Some of the claims? Here they are, straight from the horse’s mouth…
“ProVactin is a new revolutionary stimulant-free weight loss formula designed specifically for individuals who are sensitive to stimulants or who can’t take stimulant-based products for health reasons. ProVactin provides sustained loss of excess body weight, a dramatic reduction in diet-induced fatigue and a significant increase in energy.”
While all of this sounds pretty darned appealing, I encountered major “red” (i.e. warning) flags when I reviewed several of the web sites promoting Provactin.
In fact, there are several reasons why I heartily recommend that you stay as far away as possible from Provactin…
1. First of all, products sold on TV and on radio are much more suspect, and prone to fraud than products sold in stores. That’s because it’s very easy for supplement retailers to isolate themselves from their clients and avoid accountability when they sell products in this fashion.
Just recently, the Federal Trade Commission moved against the makers of FiberSlim/Propolene, charging with for making false and unsubstantiated claims. These are two products of many that are retailed primarily via TV and radio. Cortislim is another “As Seen on TV” product currently facing the ire of FTC.
I won’t go into all the details of why you should be especially wary of “As Seen On TV” Products, as I already have a complete article dedicated to this.
All I can say is this… don’t get drawn into purchasing this product on the basis of their money-back guarantee — chances are, you will not get your money back. You might even find yourself added to a monthly recurring billing program without your consent.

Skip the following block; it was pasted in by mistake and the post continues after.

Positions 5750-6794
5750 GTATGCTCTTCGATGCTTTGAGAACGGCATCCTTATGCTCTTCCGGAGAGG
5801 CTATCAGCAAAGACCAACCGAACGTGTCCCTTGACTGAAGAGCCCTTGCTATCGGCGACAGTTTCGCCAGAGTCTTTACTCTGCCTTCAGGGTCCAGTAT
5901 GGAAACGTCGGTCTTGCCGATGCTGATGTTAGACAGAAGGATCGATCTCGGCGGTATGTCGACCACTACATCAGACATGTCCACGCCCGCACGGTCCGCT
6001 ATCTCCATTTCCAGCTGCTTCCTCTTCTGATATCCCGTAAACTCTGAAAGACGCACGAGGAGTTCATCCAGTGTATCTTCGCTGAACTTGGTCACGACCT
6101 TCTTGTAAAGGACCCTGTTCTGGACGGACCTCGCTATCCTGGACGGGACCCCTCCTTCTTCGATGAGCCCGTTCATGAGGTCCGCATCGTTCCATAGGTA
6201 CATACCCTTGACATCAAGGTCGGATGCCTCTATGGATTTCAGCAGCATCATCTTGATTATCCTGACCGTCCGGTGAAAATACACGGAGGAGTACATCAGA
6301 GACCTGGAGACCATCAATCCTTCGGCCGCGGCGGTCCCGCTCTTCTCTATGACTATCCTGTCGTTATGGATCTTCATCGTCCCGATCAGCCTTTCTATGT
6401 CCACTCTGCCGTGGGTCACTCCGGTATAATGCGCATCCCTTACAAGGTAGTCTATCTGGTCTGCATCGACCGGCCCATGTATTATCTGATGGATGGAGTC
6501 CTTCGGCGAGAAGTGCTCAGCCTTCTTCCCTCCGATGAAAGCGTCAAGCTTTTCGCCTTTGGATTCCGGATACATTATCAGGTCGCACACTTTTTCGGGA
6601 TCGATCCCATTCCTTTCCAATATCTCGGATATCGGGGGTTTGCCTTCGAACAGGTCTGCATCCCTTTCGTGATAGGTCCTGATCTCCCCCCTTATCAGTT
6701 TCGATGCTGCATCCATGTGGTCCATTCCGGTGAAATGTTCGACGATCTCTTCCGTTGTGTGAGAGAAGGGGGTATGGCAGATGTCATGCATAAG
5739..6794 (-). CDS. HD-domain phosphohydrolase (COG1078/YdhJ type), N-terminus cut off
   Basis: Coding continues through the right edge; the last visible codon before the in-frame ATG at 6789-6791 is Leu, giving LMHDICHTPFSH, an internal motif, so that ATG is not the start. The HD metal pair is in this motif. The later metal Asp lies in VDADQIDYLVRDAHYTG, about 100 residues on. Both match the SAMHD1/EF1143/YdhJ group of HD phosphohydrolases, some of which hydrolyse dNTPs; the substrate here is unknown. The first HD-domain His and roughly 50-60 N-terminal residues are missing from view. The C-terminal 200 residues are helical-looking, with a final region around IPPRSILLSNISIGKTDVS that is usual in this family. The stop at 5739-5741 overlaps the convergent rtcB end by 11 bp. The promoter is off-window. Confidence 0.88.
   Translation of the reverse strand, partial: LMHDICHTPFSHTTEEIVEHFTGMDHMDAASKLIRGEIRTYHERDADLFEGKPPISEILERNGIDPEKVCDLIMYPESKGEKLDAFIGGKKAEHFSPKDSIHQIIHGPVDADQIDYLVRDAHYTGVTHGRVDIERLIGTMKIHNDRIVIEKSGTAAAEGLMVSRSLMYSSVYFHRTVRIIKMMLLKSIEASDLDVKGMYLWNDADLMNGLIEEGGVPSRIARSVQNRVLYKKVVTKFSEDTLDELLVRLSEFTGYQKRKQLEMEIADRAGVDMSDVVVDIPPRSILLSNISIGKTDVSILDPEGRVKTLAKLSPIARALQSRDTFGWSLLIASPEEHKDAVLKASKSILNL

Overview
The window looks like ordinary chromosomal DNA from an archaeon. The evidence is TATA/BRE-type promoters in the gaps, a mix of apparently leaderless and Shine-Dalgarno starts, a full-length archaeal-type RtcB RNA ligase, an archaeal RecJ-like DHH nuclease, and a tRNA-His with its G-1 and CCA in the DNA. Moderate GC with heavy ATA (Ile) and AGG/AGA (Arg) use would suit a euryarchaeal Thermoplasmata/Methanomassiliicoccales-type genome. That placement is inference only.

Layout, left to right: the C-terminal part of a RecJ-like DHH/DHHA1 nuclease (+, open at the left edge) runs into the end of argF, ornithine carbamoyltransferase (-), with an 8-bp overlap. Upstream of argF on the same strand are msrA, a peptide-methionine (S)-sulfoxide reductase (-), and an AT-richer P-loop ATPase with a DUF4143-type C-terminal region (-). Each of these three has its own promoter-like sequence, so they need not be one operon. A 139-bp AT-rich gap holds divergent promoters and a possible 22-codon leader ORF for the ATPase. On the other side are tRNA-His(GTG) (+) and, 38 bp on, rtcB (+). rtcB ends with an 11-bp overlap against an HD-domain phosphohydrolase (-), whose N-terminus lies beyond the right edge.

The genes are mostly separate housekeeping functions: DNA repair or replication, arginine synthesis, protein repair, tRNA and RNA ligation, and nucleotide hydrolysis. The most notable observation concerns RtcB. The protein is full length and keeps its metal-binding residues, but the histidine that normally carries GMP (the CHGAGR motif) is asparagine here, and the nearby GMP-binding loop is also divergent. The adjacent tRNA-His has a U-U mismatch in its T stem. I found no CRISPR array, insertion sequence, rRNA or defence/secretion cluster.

2. In the dozen or so Web sites I visited to research Provactin, I could not find a single one that listed the ingredients of the product. In fact, after performing a number of extensive searches on Google for the elusive ingredients with no luck, I had to give up. This is always a bad sign. If a retailer actively hides the ingredients of its product, you have to assume that…
- it doesn’t contain anything of value
- they are worried what a guy like me is going to say about their product!
And no, I don’t buy the argument that they are protecting their proprietary formula. By law, the ingredients have to be included on the product label. Since anyone who buys this product will have access to this information, why not be up front and make it available to everyone?
Many thanks to Karey for sending in a complete list of the ingredients in Provactin. And guess what? There’s a very disturbing revelation here…
The ingredients in Provactin are 99.9% identical to the ones in Thyrin ATC, another “As Seen On TV” fat burner (Thyrin is reviewed here). I’m beginning to see this trend more and more often…
Some very unscrupulous merchants will retail the exact same product under several different brand names. When the sales cycle of a fat burner begins to diminish, for example, they simply rename it, change the label and the packaging, and advertise it as a “brand new” product. Great news for them… not so good news for you.
3. Lack of proof: there isn’t a single shread that Provactin does anything. Sure, most of the promotional material I saw references a clinical study. But we’re not told which clinical study it is, and in which publication it appeared. So there’s no way to verify this claim. And in this business, unverifiable claims are not worth a hill of beans.
4. The most effective fat burners — whether they are prescription based (like phentermine or ionamin), or over-the-counter (like ephedra or green tea) are stimulants. Elevating the metabolism with the introduction of a stimulant is one of the most common approaches to promoting weight loss. At this time, there is no stimulant free ingredient (prescription or otherwise), that offers the dramatic results that Provactin promises.
From my experience, and the feedback I’ve received from hundreds of consumers who have experiemented with similar “As seen On TV” fat burners, I would highly recommend you avoid this product. It’s just not worth risk.